Author's Note: How can studies on rats apply to humans?
Since we know that male and female humans react differently to different drugs, gender parity in rat studies might be a first step to making sure medications are tested effectively [source: Diep]. Applying this new information -- and these new test subjects -- to research might have extremely profound effects on interventions for both men and women.
- Diep, Francie. "U.S. to require gender equality for medical lab rats." Popular Science. May 15, 2014. (July 2, 2014) http://www.popsci.com/article/science/us-require-gender-equality-medical-lab-rats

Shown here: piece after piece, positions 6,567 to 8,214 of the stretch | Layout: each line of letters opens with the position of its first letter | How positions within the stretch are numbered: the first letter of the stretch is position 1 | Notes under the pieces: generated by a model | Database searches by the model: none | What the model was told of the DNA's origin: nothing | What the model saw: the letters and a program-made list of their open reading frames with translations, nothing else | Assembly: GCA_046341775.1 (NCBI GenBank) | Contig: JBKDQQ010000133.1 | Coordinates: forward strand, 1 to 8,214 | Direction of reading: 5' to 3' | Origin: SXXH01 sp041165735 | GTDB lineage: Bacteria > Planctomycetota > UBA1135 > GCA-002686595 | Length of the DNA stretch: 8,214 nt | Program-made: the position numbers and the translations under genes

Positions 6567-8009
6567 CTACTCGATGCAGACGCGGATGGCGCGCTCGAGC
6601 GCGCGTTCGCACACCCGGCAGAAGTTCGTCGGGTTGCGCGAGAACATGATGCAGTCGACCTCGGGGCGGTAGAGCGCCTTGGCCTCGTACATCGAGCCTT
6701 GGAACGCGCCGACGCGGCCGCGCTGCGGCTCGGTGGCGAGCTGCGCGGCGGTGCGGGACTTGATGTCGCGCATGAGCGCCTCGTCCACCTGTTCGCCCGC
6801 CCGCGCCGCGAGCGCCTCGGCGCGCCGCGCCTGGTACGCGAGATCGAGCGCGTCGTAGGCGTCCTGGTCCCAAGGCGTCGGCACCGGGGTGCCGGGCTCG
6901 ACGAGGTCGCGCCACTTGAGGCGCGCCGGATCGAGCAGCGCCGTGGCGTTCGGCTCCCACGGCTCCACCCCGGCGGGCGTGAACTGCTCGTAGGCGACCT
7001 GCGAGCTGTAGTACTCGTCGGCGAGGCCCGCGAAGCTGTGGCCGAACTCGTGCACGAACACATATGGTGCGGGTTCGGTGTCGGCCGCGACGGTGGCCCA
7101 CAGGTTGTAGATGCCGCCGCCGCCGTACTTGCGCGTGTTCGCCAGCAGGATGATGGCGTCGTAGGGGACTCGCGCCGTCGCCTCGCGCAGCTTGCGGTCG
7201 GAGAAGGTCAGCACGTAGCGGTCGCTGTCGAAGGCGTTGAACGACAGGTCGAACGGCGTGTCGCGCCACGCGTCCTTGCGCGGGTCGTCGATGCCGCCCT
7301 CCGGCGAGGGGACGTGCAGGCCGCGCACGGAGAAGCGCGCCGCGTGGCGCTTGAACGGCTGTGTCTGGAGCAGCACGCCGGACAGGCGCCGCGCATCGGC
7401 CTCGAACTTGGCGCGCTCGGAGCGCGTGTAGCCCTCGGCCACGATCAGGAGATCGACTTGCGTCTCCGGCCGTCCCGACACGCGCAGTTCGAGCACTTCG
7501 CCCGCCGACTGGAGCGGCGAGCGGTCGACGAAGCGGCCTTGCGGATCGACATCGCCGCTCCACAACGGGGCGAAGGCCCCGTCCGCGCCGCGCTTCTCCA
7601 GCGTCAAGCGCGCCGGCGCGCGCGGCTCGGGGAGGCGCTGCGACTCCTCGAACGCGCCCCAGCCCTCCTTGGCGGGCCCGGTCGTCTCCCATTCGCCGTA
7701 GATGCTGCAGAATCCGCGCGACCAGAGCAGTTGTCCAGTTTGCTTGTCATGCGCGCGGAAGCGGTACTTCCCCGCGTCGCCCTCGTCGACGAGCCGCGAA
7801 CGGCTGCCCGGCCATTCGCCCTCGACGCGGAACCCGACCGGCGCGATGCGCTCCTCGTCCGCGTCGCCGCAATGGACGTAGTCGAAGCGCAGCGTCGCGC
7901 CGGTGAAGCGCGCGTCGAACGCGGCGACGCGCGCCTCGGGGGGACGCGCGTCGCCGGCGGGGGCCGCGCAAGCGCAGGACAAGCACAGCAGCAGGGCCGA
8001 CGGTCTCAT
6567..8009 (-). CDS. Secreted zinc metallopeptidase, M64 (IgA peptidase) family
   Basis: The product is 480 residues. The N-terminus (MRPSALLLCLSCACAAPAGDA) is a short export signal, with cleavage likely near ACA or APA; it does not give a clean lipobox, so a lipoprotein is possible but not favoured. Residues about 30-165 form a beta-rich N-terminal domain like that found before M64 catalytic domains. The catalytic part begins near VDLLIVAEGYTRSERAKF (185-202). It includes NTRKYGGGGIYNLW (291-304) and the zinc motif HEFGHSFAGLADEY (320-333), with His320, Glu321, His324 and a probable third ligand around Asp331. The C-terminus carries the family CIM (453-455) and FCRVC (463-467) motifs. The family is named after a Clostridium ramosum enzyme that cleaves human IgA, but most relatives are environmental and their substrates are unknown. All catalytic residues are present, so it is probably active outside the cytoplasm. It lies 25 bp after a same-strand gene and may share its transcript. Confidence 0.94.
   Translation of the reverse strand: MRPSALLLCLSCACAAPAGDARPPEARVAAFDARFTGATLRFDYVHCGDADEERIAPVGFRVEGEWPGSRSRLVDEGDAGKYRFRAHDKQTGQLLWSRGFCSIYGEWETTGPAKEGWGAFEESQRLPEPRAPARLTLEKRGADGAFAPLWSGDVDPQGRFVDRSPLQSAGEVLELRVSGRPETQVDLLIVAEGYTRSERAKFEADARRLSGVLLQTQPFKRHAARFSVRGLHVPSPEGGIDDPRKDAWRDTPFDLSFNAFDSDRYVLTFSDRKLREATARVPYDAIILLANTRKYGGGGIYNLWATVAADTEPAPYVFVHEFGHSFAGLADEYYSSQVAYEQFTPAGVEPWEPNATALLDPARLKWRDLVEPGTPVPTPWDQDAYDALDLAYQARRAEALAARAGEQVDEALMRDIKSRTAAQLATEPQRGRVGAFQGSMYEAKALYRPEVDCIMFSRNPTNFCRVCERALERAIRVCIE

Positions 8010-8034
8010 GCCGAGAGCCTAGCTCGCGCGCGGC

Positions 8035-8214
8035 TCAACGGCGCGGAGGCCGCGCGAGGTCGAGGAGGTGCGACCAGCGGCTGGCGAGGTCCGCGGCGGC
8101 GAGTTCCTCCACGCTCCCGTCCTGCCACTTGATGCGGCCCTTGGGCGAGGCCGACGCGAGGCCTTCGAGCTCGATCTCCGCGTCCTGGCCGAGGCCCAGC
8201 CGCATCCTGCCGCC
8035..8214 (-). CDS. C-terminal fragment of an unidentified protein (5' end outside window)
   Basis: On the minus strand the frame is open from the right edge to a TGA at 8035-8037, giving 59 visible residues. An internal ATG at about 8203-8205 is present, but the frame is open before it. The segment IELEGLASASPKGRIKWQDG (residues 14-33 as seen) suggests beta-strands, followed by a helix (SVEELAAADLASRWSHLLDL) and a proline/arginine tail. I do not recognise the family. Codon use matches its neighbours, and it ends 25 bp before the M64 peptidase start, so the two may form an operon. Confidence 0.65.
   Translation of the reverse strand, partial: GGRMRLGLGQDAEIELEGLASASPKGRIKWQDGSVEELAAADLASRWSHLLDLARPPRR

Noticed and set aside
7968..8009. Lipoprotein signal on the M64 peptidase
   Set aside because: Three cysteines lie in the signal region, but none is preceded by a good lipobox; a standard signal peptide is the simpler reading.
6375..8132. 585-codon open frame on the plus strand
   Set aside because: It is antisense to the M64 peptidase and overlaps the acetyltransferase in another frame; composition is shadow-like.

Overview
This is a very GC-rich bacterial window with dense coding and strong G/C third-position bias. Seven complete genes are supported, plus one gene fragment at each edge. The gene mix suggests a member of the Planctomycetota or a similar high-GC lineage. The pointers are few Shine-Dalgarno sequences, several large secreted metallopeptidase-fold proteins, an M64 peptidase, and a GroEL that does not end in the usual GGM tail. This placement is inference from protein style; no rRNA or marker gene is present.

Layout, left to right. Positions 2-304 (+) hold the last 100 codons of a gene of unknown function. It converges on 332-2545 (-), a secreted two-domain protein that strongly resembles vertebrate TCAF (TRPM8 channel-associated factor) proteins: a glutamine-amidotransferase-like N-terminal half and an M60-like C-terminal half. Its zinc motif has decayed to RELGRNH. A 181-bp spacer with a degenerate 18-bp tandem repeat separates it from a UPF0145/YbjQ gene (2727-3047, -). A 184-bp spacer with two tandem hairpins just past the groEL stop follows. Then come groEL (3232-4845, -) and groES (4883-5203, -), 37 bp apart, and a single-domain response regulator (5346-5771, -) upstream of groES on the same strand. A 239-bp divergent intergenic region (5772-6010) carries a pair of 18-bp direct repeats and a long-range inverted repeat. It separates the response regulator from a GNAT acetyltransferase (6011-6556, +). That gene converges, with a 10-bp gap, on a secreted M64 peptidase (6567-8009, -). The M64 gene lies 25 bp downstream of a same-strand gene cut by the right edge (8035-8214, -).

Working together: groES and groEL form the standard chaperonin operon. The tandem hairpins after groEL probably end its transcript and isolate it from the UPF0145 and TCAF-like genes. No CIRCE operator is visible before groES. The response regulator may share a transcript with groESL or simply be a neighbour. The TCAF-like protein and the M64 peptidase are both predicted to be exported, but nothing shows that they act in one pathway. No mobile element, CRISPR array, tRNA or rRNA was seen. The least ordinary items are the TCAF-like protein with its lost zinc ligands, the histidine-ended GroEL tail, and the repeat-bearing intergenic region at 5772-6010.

- eMice. "Rats." National Cancer Institute. (July 2, 2014) http://emice.nci.nih.gov/research-uses/rats
- Hamilton, Jon. "Genetically modified rat is promising model for Alzheimer's." National Public Radio. April 9, 2013. (July 2, 2014) http://www.npr.org/blogs/health/2013/04/09/176696630/genetically-modified-rat-is-promising-model-for-alzheimers
- National Human Genome Research Institute. "Rat Genome Compared with human, mouse." The Wellcome Trust. January 4, 2004. (July 2, 2014) http://genome.wellcome.ac.uk/doc_WTD020720.html
- Prendergast, Brian J. "Female mice liberated for inclusion in neuroscience and biomedical research." Neuroscience and Biobehavioral Reviews. March 2014. (July 2, 2014) http://www.sciencedirect.com/science/article/pii/S0149763414000049